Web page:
Introducing Atomik Vodka: The First Liquor Made From Crops Grown In The Chernobyl Exclusion Zone

Published August 8, 2019
Updated August 16, 2019
Published August 8, 2019
Updated August 16, 2019

The Chernobyl Spirit Company has three goals: utilize the exclusion zone, stimulate local economies, and make safe, delicious vodka.

Atomik Vodka Bottle

University of PortsmouthThis is currently the only product made and sold by the Chernobyl Spirit Company — and within the Chernobyl Exclusion Zone.

April marked the 33rd anniversary of the Chernobyl nuclear disaster. After the 1986 explosion, which released untold amounts of radioactive material across the continent, a 1,000-square-mile exclusion zone around the Chernobyl plant was established to mark the region deemed too radioactive for habitation.

Consequently, thousands were evacuated and what was once a functional satellite city became a ghost town. According to the BBC, however, this town might be back in business with the advent of an artisan vodka made right where the disaster occurred.

The ominously named “Atomik Vodka” is made with grain and water grown in the very zone once evacuated for its radiation levels, and has become the first consumer product to hail from the abandoned region since the disaster.

The vodka is a product of the Chernobyl Spirit Company, which is a part of a long-standing project led by professor Jim Smith of the UK’s University of Portsmouth. His project has, since the ’90s, looked into the transfer of radioactivity to crops grown in the Chernobyl exclusion zone.

The business has so far developed one finished bottle which is by all accounts, safe to drink.

“It’s the only bottle in existence,” said Smith. “I tremble when I pick it up.”

As far as experts at Southampton University can tell, the final product is absolutely safe. “Everything was below their limit of detection,” Smith assured.

“This is no more radioactive than any other vodka,” said Smith continued. “Any chemist will tell you, when you distill something, impurities stay in the waste product. So we took rye that was slightly contaminated and water from the Chernobyl aquifer and we distilled it.”

Smith and his colleagues plan to reintroduce the profits made from Atomik Vodka into the local communities, whose livelihoods were destroyed with the explosion.

Chernobyl Spirit Company Vodka Box

Chernobyl Spirit CompanyThe first and currently single bar offering an Atomik Vodka martini is Bar Swift in Soho, London.

As one of the founding members of the nascent Chernobyl Spirit Company, Dr. Gennady Laptev of the Ukrainian Hydrometeorological Institute in Kiev is most enthusiastic about what the liquor means for the region as a whole.

“We don’t have to just abandon the land,” he said. “We can use it in diverse ways and we can produce something that will be totally clean from the radioactivity.”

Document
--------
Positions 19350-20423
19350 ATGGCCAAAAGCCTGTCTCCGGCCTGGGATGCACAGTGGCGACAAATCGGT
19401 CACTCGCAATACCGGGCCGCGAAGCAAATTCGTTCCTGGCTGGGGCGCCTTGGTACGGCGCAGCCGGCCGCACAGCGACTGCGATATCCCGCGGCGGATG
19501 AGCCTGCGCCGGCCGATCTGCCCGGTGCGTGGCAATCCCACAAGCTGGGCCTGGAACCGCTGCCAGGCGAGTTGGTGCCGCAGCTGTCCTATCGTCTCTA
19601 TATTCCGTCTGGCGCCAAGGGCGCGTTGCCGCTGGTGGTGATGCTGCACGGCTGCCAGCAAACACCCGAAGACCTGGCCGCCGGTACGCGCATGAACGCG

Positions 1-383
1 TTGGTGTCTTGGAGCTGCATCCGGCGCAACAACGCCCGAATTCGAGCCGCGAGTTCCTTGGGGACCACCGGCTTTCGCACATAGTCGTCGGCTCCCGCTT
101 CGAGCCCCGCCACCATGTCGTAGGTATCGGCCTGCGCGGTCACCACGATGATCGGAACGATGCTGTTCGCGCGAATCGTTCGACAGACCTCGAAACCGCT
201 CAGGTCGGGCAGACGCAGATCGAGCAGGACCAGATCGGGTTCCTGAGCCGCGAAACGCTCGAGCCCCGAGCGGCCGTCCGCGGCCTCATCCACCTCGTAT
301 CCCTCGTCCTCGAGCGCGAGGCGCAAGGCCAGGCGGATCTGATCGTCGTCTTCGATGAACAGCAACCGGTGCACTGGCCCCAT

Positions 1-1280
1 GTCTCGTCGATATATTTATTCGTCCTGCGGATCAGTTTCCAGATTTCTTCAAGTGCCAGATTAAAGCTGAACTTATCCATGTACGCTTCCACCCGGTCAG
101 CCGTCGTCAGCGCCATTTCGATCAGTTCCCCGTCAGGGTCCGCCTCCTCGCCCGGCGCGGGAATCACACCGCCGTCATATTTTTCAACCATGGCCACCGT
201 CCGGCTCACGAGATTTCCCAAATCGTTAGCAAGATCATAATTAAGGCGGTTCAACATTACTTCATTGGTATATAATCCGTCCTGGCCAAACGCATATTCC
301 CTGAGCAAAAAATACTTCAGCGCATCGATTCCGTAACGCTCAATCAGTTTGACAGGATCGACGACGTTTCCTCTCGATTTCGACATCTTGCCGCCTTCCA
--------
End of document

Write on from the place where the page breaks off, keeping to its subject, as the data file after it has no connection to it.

Indeed, the exclusion zone has shown promising signs of recovery. Wildlife isn’t merely surviving anymore but thriving. The animals of Chernobyl’s Red Forest include wolves, deer, and a variety of birds.

The area has also become a legitimate tourist attraction and is plagued by millennial influencers taking opportunistic selfies around the abandoned buildings.

The Chernobyl Spirit Company simply sees their product as a financial opportunity for locals who are still struggling to get by. “The problem for most people who live there is they don’t have the proper diet, good health services, jobs or investment.”

Indeed, a lack of money poses more of a danger to the locals around the Exclusion Zone than radiation does.

“There are radiation hotspots [in the exclusion zone] but for the most part contamination is lower than you’d find in other parts of the world with relatively high natural background radiation,” Smith said.

According to the product’s website, Atomik Vodka will donate at least 75 percent of its profits from sales to “supporting communities in the affected areas and wildlife conservation.”

The most important conversation the world can have about Chernobyl today, Smith asserted, is not radiation by economic opportunity.

“After 30 years, I think the most important thing in the area is actually economic development, not the radioactivity,” he urged.

Cattle Around Exclusion Zone

Petr Pavlicek/IAEA/Flickr
Efforts are underway to revitalize the land around Chernobyl. Water drainage trenches — like this one being enjoyed by cattle — remove excess water from the peaty soil as a first step.

Oleg Nasvit, first deputy head of the State Agency of Ukraine for Exclusion Zone Management, couldn’t agree more. According to Geek, he fully endorses the Chernobyl Spirit Company’s endeavor and aims to keep the team and their customer’s safety in mind before anything else.

“We welcome this initiative to use abandoned lands to help local communities,” he said. “It is important that we do everything we can to support the restoration of normal life in these areas whilst always putting safety first.”

As for the actual vodka, the company’s very first product seems to be a success. That is, for the few lucky (and brave) souls who’ve managed to try it.

“I’d call this high-quality moonshine,” said Nasvit. “It isn’t typical of a more highly purified vodka but has the flavor of the grain from our original Ukrainian distillation methods. I like it.”

The notion of imbibing anything made in Chernobyl’s Exclusion Zone, however, is admittedly still an eerie prospect to many, but for the braver souls who want to help a struggling Ukranian economy — you can try the first Atomik Vodka martini at Bar Swift in Soho, London.


After learning about Atomik Vodka, the first consumer product from the Chernobyl exclusion zone, take a look at these 37 photos of Chernobyl today after being frozen in time by a nuclear explosion. Then, learn about four abandoned nuclear testing sites worse than Chernobyl.

Marco Margaritoff
Marco Margaritoff is a Staff Writer at All That Is Interesting.